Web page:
With thanks to my friends in the FishTank, March 2002

by oosh

It was absurd of me, I know, but that dress just caught my eye. It was in the window of one of those really expensive Oxford Street boutiques, and I don't know what possessed me even to go up and take a closer look. Yes, it was beautifully cut, and from a distance the fabric seemed muslin-light – though, as I approached, I was amazed to see that it was a fine knit of finest wool; and the waist was so artfully gathered that the skirt fell into lovely soft pleats. I liked the colour, too: a very light coffee-beige, almost creamy, with little amber beads upon the hem. Somehow it looked light and caressing, and in the hot summer evening I fancied that I'd feel blithe and refreshed in a dress like that. Could I have worn it? Once, definitely. But now? Well, I'd not want to have to clean a wine-stain out of such a thing. And when, steeling myself, I looked at the price-tag, I knew it was fantasy: I am not in the same league as those who can afford a dress like this. Nearly six hundred pounds? Not this year.

I took one last, regretful look. Really, there was almost nothing else to see: the display was brightly-lit, but the store behind was dark, it being nearly six. They'd have been closed for almost half an hour.

But then, quite by chance, as I stared pensively into the gloom beyond, I caught a glimpse of movement, right at the back. A white cuff, a hand on a black shoulder, moving to get a better grip. The shop assistants, still there after all this time.

And suddenly, as my eyes became accustomed to the dark, my world turned on its side: it was as if the shop window had become the thick glass floor of Cousteau's ship, and I the uninvited witness of deep-sea mystery.

Their dresses were black, their cuffs white – their uniform, I suppose. But I could see from that lovely, upraised, dark-nyloned knee, from the languorous, under-sea movements, from the gracefully tilted heads and grasping fingers, that this was no casual good-night kiss.

Long ago, one of my friends tried to explain to me how the smallest, most subtle things elude the scientist: even the act of watching disturbs the intimate motions of what is observed.

And so it was with my two creatures of the deep: like two startled fishes, they sprang apart and hovered, suddenly darting, suddenly still. One hand hung in the air like a tendril, expressing sorrow, frustration, anger, hurt.

I did not see the eye that turned on me in anger – but I felt it. And then, amid the hubbub of the street, I feared that I heard a voice from inside, shrill with reproach, and another, low and reassuring.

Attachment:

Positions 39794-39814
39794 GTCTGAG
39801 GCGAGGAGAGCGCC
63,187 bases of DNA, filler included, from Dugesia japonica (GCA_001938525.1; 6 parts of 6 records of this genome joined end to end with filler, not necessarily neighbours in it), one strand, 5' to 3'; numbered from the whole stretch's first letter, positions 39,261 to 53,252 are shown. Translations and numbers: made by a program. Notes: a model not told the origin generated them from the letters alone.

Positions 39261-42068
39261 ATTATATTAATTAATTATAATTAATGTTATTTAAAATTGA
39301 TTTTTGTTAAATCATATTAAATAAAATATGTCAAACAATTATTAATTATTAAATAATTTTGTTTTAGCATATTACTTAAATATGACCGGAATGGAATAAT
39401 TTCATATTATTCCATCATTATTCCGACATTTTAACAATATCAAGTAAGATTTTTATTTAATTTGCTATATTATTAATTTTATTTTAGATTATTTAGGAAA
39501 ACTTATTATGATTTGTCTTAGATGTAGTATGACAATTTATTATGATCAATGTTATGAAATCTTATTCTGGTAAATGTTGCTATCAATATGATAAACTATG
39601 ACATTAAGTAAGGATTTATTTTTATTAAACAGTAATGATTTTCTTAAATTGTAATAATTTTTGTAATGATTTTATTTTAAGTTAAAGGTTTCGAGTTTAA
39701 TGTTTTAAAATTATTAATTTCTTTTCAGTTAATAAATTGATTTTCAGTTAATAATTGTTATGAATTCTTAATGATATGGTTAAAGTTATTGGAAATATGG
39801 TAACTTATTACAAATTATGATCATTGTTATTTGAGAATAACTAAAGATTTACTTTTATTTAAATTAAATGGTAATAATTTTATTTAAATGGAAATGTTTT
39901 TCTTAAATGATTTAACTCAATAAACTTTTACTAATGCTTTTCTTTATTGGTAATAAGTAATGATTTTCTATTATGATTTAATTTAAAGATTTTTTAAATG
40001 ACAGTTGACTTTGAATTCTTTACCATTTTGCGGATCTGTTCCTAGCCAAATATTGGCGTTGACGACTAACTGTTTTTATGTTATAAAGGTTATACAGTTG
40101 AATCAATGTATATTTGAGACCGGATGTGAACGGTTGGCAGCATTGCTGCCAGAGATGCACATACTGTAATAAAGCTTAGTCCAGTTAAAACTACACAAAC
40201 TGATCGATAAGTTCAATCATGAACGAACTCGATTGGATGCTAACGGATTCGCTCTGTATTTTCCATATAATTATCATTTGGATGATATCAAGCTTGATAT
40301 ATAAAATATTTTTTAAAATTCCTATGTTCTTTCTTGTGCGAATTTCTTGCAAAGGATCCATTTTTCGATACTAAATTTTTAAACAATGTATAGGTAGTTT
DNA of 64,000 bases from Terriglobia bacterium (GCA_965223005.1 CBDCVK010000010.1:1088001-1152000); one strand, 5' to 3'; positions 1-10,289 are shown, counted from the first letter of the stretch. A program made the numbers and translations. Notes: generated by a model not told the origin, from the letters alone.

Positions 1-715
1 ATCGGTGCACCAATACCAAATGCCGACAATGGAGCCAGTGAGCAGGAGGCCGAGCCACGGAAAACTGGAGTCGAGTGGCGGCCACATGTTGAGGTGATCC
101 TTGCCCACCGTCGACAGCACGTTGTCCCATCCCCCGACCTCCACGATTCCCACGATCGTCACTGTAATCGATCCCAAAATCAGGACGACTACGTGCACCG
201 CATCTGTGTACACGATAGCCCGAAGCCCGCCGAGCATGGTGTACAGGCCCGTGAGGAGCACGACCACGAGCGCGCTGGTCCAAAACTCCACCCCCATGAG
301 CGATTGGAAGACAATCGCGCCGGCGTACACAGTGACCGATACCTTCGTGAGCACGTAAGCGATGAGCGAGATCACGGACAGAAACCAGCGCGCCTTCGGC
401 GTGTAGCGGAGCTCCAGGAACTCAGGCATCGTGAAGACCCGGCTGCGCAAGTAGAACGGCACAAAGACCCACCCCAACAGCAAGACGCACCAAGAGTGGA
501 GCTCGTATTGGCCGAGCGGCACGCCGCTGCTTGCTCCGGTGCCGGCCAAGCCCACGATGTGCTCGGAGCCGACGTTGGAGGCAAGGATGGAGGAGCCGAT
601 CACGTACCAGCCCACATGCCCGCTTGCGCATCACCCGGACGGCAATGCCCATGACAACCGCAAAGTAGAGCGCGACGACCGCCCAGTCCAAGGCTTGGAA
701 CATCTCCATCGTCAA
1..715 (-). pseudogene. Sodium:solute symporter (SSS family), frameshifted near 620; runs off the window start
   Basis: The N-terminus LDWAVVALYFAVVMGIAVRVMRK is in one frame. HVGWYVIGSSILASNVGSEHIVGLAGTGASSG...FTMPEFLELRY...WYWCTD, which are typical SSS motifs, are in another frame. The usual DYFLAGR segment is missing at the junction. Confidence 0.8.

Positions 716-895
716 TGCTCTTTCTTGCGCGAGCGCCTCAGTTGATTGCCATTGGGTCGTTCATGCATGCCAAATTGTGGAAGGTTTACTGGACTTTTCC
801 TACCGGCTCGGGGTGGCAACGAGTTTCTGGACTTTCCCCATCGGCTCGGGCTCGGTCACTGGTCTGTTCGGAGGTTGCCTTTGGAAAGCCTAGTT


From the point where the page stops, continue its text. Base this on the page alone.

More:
Horrified at the terrible change my presence had wrought, I turned and moved away — only to stop a few yards further on, too ashamed to run from the scene of an accident that I myself had caused by my idle staring. Instead, I stood there, an island in the middle of the broad pavement, wishing that somehow I could undo the harm, while people flowed to and fro around me. I struggled with the idea of going back, banging on the door, protesting: “Don't stop for me, you fools! Do you think I don't understand? I'm your sister!” But I knew it was impossible.

And then, half-turning despite myself, I saw them come out, noses in the air, not a glance at one another. One strode out to the edge of the pavement, nearest the traffic, while the other swiftly locked the shop door. Then, side by side, yet on opposite sides of the pavement, they walked toward and past me, not seeing me.

I had to go that way myself; and so for a few moments I followed them, wondering: for now it was as if, despite their common uniform, they were utter strangers. Like friends no longer on speaking terms, they were as far apart as they could possibly be on this broad and crowded pavement. Yet, for all the distance between them, they seemed to move in parallel.

For a little while I observed them, scarcely believing what I saw. I almost laughed, as the crowds hurried past them and me, that I alone could see the invisible silver thread that connected these two apparent strangers. Would it draw them back together again? Would they dare to join hands? Then, reproaching myself once more, I hastened my step and passed between them. And as I did so, I shuddered with a thrill of secret joy and pain, cut through by a filament of gossamer.

Often in the days that followed, I found my memory returning to that incident, and reliving that subtle mixture of elation and regret.

And then, one night in the small hours, I awoke thinking of them. I felt it again, that thing that I thought had passed through me. But it was still there, like an exquisite lightness; and as the invisible line began to tighten, there arose within me a kind of inexplicable, disembodied jubilation that I have seldom felt before. Despite the pain, I wanted to cheer, as the line tightened more and more, and gradually the hook tore up, up through my left lung, and into my heart.

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